This generalizations stands in perfect opposition to all of my own experience with every large family with which I have had contact. Perhaps it transcends mere numbers. I would suggest it depends on generation, culture, religion, educational expectations of parents and education level of parents.
As a product of 1960's and 70's Catholic education, I have known families from all races, many different countries and of all sizes. I suspect it has far more to do with material expectations, societal and cultural influences and parental expectations than number of children.
This "all swans are white" type generalization is a distortion that does not lead to understanding. A college education is hardly a guarantor of moral superiority or a meaningful and successful life. I know several people who were born and raised in large families who have never experienced the intellectual privations in your stereotype, on the contrary, the children of those families are ALL college educated or gainfully employed in skilled trades. They are educators, business owners, medical professionals, electricians, plumbers, sheet metal workers, civil servants, etc... The previous generation also came from large families and were college educated, skilled tradesmen or civil servants. All were intact families with parents who remained married their entire lives and married after completing secondary school and before having children.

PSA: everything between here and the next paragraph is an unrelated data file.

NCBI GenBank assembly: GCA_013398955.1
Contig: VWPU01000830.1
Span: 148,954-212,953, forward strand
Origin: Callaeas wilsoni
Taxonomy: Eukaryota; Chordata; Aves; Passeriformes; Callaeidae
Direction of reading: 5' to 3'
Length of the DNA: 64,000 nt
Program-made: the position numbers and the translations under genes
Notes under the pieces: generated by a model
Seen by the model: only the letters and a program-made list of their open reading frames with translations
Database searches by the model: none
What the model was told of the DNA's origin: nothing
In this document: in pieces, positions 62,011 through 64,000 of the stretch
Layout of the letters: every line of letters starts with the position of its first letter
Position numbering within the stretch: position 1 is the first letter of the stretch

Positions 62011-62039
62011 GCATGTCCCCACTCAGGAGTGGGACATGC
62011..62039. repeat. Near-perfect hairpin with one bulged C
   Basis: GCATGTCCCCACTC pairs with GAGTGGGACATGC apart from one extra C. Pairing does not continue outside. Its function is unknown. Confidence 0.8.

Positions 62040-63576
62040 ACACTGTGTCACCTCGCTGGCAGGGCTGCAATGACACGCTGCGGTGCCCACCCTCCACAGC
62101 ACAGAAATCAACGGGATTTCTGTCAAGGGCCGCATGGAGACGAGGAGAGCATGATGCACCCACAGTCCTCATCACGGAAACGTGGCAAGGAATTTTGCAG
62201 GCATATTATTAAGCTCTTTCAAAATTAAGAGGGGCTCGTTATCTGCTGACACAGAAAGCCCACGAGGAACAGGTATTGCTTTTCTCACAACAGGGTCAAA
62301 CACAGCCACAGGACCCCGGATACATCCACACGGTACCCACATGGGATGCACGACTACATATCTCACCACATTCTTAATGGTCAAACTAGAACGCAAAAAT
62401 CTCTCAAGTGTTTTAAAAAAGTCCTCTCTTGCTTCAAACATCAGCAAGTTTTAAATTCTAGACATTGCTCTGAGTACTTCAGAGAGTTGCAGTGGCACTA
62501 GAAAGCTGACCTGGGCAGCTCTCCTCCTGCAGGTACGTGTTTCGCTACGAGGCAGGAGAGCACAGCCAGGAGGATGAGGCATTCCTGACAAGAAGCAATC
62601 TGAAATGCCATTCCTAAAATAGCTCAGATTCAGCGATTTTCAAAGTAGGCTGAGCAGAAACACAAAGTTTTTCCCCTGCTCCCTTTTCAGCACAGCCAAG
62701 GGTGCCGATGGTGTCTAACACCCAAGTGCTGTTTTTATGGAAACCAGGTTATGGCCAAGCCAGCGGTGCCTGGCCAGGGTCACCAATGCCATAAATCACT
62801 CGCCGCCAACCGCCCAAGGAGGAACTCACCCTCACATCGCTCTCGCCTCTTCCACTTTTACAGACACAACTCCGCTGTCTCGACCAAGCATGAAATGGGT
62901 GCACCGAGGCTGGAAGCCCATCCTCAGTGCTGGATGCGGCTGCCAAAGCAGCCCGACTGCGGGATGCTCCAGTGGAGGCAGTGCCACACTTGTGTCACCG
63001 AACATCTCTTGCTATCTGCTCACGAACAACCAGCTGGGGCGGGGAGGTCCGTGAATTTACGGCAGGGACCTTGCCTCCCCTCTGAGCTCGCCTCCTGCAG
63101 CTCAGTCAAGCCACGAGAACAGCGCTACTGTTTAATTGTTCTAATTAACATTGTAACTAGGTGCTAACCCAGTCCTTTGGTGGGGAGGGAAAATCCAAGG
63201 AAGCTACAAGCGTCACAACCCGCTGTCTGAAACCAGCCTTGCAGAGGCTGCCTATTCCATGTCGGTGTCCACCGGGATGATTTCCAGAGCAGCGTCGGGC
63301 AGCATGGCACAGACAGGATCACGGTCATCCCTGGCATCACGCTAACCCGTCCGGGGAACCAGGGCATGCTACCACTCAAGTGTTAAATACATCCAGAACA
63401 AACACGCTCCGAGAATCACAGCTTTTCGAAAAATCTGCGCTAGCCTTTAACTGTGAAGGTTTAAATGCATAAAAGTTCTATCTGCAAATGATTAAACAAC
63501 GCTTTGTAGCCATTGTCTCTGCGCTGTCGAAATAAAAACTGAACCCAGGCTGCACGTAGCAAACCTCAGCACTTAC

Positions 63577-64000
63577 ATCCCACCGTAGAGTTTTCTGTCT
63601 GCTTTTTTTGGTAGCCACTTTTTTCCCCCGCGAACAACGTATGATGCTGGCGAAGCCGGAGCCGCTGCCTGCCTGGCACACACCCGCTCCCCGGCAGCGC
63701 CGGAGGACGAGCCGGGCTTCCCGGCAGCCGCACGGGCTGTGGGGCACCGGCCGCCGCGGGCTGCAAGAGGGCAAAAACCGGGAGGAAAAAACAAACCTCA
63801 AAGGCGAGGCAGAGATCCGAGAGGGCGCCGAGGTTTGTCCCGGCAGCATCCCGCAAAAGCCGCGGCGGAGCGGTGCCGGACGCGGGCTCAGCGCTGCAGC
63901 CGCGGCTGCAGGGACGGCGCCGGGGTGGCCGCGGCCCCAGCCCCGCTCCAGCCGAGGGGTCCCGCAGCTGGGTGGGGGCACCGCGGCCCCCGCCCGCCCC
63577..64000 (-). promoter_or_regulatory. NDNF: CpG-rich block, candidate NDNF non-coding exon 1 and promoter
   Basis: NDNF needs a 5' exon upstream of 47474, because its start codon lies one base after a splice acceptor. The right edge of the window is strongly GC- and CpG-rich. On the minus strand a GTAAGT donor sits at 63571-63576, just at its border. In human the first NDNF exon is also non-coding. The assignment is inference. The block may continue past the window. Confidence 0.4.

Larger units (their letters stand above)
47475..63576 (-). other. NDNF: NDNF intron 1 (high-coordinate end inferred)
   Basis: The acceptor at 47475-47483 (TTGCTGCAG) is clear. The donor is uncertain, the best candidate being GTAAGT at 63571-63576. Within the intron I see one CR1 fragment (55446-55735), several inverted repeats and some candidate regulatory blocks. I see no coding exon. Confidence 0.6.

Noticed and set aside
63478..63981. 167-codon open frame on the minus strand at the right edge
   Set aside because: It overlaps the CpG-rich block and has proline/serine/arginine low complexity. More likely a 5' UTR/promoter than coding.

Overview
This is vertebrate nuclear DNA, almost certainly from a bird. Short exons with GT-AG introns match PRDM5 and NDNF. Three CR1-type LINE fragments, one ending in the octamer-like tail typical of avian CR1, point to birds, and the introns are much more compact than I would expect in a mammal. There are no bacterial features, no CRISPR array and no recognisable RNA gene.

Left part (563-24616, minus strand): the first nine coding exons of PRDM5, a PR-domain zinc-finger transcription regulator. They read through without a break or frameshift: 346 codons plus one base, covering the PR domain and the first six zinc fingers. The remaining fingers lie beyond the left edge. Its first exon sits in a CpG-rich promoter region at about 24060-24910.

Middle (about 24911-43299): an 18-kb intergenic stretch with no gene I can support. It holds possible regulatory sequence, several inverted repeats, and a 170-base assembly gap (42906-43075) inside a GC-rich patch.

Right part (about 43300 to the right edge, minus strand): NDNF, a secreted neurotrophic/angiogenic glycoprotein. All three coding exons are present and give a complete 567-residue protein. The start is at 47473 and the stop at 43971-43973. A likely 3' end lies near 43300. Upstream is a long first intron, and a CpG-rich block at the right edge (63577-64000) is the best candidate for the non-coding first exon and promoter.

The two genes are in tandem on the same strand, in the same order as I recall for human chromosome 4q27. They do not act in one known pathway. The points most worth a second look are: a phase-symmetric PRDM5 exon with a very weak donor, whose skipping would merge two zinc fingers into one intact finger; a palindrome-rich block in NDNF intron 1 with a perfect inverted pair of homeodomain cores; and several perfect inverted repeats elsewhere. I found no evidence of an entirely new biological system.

I am certain that merely relying on the number of children and ignoring the tapestry of human experience leads to poor social science.